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Art Gallery of Ballarat story in print

The fascinating story of the establishment and development of the Art Gallery of Ballarat has now been told in a new book by noted Ballarat historian Dr Anne Beggs-Sunter. The new book, Not for self but for all: A history of the Art Gallery of Ballarat Association is to be formally launched by former Gallery Director Margaret Rich this Sunday afternoon at 2pm.

The history was commissioned by the Art Gallery of Ballarat Association, the community organisation which founded the Gallery in 1884 and still exists as a support organisation for the Gallery. The book is intended to celebrate the human story of the Gallery by paying tribute to the many people who have supported it and worked to ensure its development and growth over the years.

The title of the book, Not for self but for all, comes from an early crest of the Gallery devised by James Powell, the Association’s first secretary, who wrote an important account of the establishment of the Gallery in 1896.

Association President Amanda McGraw said that the Gallery Association has been a constant and supportive presence in the life and development of the Gallery.

“The Association was the owner of the Gallery until 1978, which explains why Association members feel so passionate about its history and take such a keen interest in its activities and aspirations.

“Writing a complex story like that of the Gallery, where there are often competing narratives or versions of events, can be a very challenging task and we have been fortunate that notable historian Anne Beggs-Sunter has been so closely involved with the Gallery for such a long time, and that she has been prepared to take on the task of telling the definitive story of the Association.
“Anne was the secretary of the Association for many, many years (23) and she was making and documenting history by being such an active member.
“This is a great book and representation of our history but the one thing that strikes me is that at that time, the beginnings of the Association, we had committed, passionate people, community oriented people and we still have many, many people involved in the Association who have that same spirit.”

Gallery Director Louise Tegart said that the Art Gallery of Ballarat is one of the country’s great galleries.

“To my mind it is one of the most welcoming and engaging of Australia’s regional galleries, and a huge part of what makes it so is the strength and passion of the Gallery Association.

“The Gallery’s early motto ‘Not for self but for all’ is an important key to the Gallery’s success through its long history, and it is an ethos that we need to continue to work to in the future, ensuring that the Gallery remains open to the widest range of audiences possible and engages with visitors in new ways.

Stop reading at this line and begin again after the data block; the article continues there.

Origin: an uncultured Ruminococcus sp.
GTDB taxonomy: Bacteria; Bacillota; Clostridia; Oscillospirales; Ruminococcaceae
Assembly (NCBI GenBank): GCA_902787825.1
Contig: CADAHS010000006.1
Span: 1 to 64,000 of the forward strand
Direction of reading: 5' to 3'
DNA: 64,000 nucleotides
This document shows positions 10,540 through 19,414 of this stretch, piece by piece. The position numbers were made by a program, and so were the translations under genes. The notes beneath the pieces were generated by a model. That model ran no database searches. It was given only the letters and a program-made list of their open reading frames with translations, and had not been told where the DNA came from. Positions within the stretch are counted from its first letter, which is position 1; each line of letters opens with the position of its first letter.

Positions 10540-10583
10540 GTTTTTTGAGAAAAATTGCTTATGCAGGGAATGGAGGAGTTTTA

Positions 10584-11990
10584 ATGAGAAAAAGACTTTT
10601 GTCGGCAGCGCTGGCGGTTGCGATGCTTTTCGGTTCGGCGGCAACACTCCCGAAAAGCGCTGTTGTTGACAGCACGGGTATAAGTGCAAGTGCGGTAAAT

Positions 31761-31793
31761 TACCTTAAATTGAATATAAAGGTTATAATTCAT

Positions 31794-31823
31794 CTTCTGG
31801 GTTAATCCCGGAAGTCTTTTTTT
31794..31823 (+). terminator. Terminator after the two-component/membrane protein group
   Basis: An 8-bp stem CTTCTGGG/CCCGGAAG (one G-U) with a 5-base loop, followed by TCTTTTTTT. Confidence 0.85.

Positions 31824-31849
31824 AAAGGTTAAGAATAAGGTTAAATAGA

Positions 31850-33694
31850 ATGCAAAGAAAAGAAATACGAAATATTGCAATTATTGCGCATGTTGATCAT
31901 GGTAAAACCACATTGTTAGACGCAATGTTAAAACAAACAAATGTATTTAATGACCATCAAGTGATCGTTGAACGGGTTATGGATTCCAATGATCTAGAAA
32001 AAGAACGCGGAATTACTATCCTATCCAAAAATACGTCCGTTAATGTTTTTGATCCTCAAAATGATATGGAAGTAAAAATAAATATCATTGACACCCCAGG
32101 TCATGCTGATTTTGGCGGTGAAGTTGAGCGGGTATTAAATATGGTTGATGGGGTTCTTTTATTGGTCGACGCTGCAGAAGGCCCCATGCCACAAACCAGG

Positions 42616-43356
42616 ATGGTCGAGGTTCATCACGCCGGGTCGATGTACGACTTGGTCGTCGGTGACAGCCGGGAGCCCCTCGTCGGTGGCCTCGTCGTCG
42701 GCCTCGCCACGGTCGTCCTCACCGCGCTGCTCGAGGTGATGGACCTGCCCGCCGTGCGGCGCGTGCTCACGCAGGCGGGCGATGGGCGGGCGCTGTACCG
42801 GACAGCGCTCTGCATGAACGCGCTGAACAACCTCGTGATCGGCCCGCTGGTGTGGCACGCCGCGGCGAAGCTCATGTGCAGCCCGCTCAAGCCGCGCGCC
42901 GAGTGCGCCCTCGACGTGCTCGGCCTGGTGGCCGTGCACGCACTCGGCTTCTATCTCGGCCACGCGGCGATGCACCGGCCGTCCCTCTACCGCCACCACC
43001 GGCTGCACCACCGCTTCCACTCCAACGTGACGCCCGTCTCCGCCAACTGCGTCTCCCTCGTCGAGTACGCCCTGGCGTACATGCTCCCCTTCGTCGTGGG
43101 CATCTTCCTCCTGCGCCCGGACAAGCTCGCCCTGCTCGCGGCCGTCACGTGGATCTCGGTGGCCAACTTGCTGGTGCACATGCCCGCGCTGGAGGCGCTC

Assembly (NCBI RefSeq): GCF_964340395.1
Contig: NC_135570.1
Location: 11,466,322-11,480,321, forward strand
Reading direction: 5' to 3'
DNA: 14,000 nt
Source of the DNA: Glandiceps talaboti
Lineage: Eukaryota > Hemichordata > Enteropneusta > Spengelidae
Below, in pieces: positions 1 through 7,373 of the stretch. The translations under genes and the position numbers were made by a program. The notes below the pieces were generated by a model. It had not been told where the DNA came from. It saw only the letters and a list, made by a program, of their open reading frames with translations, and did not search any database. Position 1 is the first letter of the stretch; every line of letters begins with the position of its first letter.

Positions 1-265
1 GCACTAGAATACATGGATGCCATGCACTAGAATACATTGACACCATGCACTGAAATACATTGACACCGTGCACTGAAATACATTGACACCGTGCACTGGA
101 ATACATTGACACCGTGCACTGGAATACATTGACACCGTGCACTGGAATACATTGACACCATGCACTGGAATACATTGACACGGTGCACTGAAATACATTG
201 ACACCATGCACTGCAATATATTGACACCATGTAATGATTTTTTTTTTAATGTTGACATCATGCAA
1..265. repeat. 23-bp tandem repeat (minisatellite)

“The gallery has a fantastic collection in an amazing building but it’s really the people that are associated with the gallery that make it the outstanding place that it is today. The spirit in which the gallery was set up in is still relevant today, maybe more relevant, which was about a group of local Ballarat people who came together, I suppose, to provide art for the people of Ballarat to lift them out of their everyday lives and that’s something that we are still doing today.”

Dr Beggs-Sunter said that she appreciated the opportunity entrusted to her by the Association to tell the story of the Gallery and its people.

“It was a labour of love to write this history of one of Australia’s oldest provincial galleries, the wonderful gift of pioneer James Oddie to his adopted city.

“Since 1884 there have been so many wonderful people who have nurtured the Gallery and its collection, and I hope that my account celebrates the importance of community.”

Dr Beggs-Sunter said that her work was greatly assisted by the extensive records which have been kept since the establishment of the Gallery.

“I stand in debt to the first Secretary of the Gallery, James Powell, who left a meticulous paper trail on the establishment of the institution, which has provided a strong basis on which the Gallery has maintained the vital records of its operations.

“When I first came to Ballarat, in 1974, I immediately got involved with the art gallery and it was the portrait of James Oddie that really inspired me to find out more about him and then I became a member of the Council of the Art Gallery Association.”
Dr Beggs-Sunter added that the book took around 18 months from when the Association suggested to her that they would like to have the history documented to the completion but as a professional historian Dr Beggs-Sunter has been collecting information over many years.

The book is on sale at the Gallery Shop with a retail price of $36, with a discounted price for Members of the Association of $30. The book can also be purchased online from the Gallery website.